Now some person who has no right in Barbados will have some overpaid, cushy position at the tax payers expense. Foolishness!
    Wake up Barbados. The populus needs to demand that if you want to work here, and take away jobs from Barbadians who will have to pay taxes and who will be supporting the country a work permit is no longer adequate.
    We should require that you invest 50% of your earnings here for a minimum of twice as long as your contractural period. And that is just for starters.
    But we’ve always seemed to like outsiders better than ourselves.
    Blaming the current administration and uncovering corruption is all well and good. But what is being done about it? The BLP has always been embroiled in some sort of scandal or another. Not now, for years this has been the case. They remind me of Republicans.
    All this ranting and raving will do little to stop this sort of behaviour so what IS the solution?
    This much I do know: This is just another classic example of what happens when you have filth exposed: Flies seem to be able to detect and follow!

  3. Straight talk

    TheWatcher: you may be closer to the truth with your St Vincent bridge than what you could imagine.

    Check this blog –

    Veco and a Bridge to Nowhere
    I doubt it had much to do with the search of Alaska state lawmakers’ offices, including Ben Stevens, the son of Sen. Ted Stevens, for information on the legislators’ relationship to Alaska oil services firm Veco (whose executives are prolific campaign donors to Alaskan politicians), but it’s worth noting that Veco figures in one of the two “Bridges to Nowhere” — the Knik Arm Crossing, described here as “a proposed 13,500-ft span across Knik Arm from Anchorage to hundreds of square miles of unpopulated wetlands to the north.”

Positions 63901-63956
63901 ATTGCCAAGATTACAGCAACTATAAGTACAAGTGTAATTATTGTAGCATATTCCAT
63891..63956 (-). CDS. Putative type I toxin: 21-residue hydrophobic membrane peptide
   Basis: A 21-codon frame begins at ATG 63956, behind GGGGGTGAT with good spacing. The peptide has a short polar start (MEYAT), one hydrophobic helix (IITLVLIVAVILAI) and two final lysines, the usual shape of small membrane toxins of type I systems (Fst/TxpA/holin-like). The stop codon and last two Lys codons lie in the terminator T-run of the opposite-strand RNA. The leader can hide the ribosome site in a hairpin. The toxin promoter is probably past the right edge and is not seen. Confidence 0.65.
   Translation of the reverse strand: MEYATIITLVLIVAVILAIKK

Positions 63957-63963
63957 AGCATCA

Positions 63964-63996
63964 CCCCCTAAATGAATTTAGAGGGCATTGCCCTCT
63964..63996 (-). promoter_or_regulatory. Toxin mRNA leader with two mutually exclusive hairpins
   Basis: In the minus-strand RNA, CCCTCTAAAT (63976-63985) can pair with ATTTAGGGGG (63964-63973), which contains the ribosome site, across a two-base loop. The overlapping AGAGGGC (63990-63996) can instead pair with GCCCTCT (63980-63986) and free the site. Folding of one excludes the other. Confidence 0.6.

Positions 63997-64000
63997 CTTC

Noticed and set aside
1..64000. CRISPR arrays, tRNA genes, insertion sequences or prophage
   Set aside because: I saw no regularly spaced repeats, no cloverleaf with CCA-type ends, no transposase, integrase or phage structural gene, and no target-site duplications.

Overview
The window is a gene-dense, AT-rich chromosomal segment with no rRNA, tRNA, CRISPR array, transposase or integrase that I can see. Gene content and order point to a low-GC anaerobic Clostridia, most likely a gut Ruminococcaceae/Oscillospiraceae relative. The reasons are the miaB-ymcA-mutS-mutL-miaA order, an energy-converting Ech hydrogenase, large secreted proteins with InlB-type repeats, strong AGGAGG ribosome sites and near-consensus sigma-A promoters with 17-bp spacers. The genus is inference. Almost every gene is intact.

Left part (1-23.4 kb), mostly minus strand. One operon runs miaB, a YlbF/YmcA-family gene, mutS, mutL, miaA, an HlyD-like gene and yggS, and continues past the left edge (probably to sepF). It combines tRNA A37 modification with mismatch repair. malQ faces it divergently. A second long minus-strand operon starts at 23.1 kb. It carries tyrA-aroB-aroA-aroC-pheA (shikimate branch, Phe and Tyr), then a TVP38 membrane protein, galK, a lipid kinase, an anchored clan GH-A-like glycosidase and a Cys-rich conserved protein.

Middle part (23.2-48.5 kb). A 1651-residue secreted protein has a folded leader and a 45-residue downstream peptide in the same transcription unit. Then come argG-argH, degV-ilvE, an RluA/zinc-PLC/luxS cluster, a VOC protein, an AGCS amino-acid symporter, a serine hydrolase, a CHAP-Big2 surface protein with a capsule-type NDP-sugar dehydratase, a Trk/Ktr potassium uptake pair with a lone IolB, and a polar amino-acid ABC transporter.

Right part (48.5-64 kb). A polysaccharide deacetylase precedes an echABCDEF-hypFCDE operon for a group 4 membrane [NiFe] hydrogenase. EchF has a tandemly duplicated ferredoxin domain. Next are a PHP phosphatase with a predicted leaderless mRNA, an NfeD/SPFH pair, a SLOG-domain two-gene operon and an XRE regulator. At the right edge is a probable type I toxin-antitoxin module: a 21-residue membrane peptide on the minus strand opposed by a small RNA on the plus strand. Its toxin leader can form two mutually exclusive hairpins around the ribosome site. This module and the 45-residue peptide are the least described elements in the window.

Veco was a subcontractor (paid a little more than $42,000 in 2004) on the project (I believe they worked on the conceptual engineering process), and they also have an interest in operating in the “nowhere” that the bridge goes to — the new port facility across the Knik Arm from Anchorage:

    VECO has presented the Borough with a Letter of Interest to construct the firm’s oil/gas field modular units at Port MacKenzie. The Port MacKenzie facility offers several highly significant means of improving VECO’s competitive standing in modular construction thus providing additional employment opportunities for qualified Alaskans. The Borough is working closely with VECO to identify those capital improvements that are necessary to meet its needs.

    The same press release, from the Matanuska-Susitna Borough, also notes,